Buying a heat pump system from OMNIE
Your comprehensive guide to buying a heat pump from specification to delivery.
All our heat pump systems are provided so they are ready to install into a building.
Our pricing includes the DHW cylinder, buffer tank, controls and connection components.
We provide a comprehensive warranty and commissioning service.
We work with architects, installers and end users.
The primary heat source
A heat pump is usually specified as the primary heat source within a building, replacing a gas or oil boiler. The heat pump extracts energy from the ground or the air and converts this into useable heat for use in the building such as hot water.
Why specify a heat pump in your project?
Saves money on utility bills, especially if you’re in an off gas area.
Reduces greenhouse gas being released into the environment as the energy is renewable.
Potential payments via the Renewable Heat Incentive - more information can be found on the OFGEM website.
Future-proof the property for when fossil fuel prices rise.
Where should the heat pump be located?
Both air source and ground source heat pumps require some element of space within the building. An air source heat pump will need a conventional domestic hot water cylinder to store the hot water, in the same way a pressurised heating system functions using a gas boiler. Ground source heat pumps will also need a form of storage vessel, however can function without them depending on the design and project requirements. In both cases we will supply the heat pump and the storage cylinder, along with all the other components necessary to connect the heat pump to the hot water system in the building.
If you have an air source heat pump, it can usually (depending on model) be wall or floor mounted, externally. You would then have a small control interface located near your cylinder, usually in a utility room or plant room.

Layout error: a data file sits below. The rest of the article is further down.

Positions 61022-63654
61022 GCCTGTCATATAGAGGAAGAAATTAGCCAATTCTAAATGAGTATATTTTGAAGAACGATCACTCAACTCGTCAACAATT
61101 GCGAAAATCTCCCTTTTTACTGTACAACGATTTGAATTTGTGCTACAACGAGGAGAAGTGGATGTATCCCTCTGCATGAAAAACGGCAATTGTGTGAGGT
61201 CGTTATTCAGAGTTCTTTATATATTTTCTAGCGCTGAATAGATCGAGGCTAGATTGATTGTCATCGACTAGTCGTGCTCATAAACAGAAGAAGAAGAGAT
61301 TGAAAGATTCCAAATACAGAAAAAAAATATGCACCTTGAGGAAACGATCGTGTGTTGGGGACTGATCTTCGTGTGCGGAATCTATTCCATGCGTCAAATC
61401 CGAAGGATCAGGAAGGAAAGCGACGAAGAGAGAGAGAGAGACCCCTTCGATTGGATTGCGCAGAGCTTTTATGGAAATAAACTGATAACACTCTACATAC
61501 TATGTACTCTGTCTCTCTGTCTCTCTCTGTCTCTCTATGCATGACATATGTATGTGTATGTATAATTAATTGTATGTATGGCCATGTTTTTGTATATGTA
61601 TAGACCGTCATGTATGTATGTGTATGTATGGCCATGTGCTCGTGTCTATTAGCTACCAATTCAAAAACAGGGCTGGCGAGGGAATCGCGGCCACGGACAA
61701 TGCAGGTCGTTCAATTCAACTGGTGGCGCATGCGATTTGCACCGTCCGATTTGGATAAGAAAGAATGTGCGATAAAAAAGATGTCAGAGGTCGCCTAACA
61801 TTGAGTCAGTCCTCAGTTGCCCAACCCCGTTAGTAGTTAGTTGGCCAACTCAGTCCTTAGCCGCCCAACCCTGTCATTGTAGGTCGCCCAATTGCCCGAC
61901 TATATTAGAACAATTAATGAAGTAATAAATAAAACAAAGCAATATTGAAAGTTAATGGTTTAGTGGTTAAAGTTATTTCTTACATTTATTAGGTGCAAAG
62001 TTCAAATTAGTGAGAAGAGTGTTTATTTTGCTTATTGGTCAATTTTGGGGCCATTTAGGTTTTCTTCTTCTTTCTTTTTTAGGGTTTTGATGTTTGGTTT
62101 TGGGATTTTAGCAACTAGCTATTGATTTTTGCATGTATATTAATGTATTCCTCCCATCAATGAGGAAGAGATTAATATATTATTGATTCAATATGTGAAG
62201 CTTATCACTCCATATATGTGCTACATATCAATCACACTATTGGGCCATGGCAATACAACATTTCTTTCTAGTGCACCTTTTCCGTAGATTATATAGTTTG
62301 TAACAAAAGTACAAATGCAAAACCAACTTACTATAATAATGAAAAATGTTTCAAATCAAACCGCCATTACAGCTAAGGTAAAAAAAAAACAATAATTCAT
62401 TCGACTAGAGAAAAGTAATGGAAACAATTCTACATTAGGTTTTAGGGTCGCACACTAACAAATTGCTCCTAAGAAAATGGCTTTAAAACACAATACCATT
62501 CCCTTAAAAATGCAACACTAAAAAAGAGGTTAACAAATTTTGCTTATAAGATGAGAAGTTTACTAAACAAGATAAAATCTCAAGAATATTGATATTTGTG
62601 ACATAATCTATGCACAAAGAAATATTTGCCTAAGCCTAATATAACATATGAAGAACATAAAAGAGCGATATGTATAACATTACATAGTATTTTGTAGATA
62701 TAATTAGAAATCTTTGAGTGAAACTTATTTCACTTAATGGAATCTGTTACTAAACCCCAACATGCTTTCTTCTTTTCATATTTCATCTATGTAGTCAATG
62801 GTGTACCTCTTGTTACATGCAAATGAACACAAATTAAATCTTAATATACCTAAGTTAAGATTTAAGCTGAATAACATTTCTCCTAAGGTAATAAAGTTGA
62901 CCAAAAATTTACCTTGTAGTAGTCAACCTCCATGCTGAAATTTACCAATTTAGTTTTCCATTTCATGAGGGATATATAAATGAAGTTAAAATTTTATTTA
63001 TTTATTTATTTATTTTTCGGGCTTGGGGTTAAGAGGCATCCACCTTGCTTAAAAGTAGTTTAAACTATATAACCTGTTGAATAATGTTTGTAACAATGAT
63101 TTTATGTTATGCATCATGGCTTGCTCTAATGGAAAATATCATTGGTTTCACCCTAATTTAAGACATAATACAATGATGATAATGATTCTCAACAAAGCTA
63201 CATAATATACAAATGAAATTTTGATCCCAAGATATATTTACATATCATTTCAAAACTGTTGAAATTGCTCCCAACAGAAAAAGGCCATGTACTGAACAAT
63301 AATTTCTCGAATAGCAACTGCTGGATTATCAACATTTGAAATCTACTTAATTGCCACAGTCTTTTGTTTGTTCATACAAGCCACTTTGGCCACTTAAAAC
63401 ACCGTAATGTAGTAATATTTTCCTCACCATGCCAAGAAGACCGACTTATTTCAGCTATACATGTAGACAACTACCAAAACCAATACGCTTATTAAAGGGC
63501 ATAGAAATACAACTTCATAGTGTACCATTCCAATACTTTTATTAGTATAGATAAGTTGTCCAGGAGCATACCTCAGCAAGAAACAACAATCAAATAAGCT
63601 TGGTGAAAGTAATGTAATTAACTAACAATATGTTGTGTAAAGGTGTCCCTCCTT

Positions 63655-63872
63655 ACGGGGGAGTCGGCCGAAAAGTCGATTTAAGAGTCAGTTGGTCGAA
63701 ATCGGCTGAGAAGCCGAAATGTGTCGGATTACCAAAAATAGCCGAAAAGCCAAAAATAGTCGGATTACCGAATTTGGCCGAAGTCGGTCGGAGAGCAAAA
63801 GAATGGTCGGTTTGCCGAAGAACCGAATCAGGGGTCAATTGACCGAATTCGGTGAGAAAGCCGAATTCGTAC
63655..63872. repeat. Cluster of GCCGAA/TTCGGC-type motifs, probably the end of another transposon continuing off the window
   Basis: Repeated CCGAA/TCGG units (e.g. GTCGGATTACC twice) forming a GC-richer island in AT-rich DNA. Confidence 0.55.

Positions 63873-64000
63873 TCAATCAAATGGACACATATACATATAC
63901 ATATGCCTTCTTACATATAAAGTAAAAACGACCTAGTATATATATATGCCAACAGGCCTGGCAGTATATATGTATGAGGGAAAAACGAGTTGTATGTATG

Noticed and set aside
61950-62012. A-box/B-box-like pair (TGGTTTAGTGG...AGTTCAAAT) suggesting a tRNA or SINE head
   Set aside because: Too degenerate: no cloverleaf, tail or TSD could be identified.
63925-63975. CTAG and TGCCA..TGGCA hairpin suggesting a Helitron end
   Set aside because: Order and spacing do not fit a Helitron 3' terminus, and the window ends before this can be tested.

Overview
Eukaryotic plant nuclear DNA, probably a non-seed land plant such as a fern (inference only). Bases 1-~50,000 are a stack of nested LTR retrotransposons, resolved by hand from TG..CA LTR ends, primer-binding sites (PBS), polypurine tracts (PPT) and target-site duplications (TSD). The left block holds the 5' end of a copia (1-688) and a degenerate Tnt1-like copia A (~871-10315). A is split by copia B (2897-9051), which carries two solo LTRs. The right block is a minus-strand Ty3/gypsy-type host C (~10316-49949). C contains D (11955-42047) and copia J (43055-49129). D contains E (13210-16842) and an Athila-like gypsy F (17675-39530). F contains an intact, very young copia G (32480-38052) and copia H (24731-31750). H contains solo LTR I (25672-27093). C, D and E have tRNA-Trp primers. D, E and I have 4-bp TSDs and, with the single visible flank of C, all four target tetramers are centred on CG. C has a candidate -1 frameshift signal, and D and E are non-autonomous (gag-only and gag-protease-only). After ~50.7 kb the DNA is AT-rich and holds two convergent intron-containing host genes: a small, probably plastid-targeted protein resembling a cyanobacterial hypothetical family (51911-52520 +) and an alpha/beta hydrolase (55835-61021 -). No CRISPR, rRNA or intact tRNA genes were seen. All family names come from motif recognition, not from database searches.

If you have a ground source heat pump, you would have a floor mounted appliance (similar to a fridge or freezer) within your utility or plant room.
Ground Source or Air Source?
Both have individual benefits and drawbacks.
Most importantly for ground source you will need to excavate a reasonably large area (about three times the footprint of the building to be heated) in order to place the ground loop array, otherwise you would need to bore a deep borehole in order for the array to work on a vertical basis rather than horizontal. Planning permission might be needed for the array in both cases, you will need to check with your local authority. Otherwise, the ground source unit is normally located inside the building such as in a garage or plant room.
For air source the most obvious difference is that the unit will be located outside the building, either on its own hard standing or hung from a wall. Most units are not particularly large and can easily be positioned at the rear of buildings to minimise visual impact. Air source units are generally an easier install as no land needs digging up for installation. They also take up less space inside than a ground source as the main unit is outside and they are cheaper to buy than a ground source alternative.
The image shown is a ground source heat pump in a domestic plant room.
How do I get a quote?
Getting a quotation is very easy. Simply send us the plans of the building (all floors), indicate whether you would prefer a ground source or air source heat pump and we will do the rest. If you have a preference for a ground source heat pump, please let us know whether you intend to bore or lay the array in the ground.
Please send your enquiry to: firstname.lastname@example.org
Does a heat pump work with underfloor heating?
Absolutely. Because UFH typically runs at a much lower temperature than traditional radiators, it’s the perfect partnership to work with a heat pump. Heat pumps are at their most efficient when operating at low temperatures.
How do I use and maintain my heat pump?
Generally, once your heat pump has been started and commissioned by an OMNIE engineer, you don’t really need to change anything. It will be set up to work with your heating system so you would just use your heating controls as normal.
With every heat pump that we sell, we ensure that an OMNIE engineer commissions and starts the heat pump to ensure it delivers an optimum performance.
Your heat pump, just like a boiler, should be serviced every year by the installer.
What warranty is provided?
Our heat pumps come with extended warranties up to 7 years. Please contact us to find out more information, including the terms and conditions around meeting the extended warranty criteria.
All of our cylinders come with a 25 year warranty, other mechanical components come with a 10 year warranty and electrical items come with a 2 year warranty.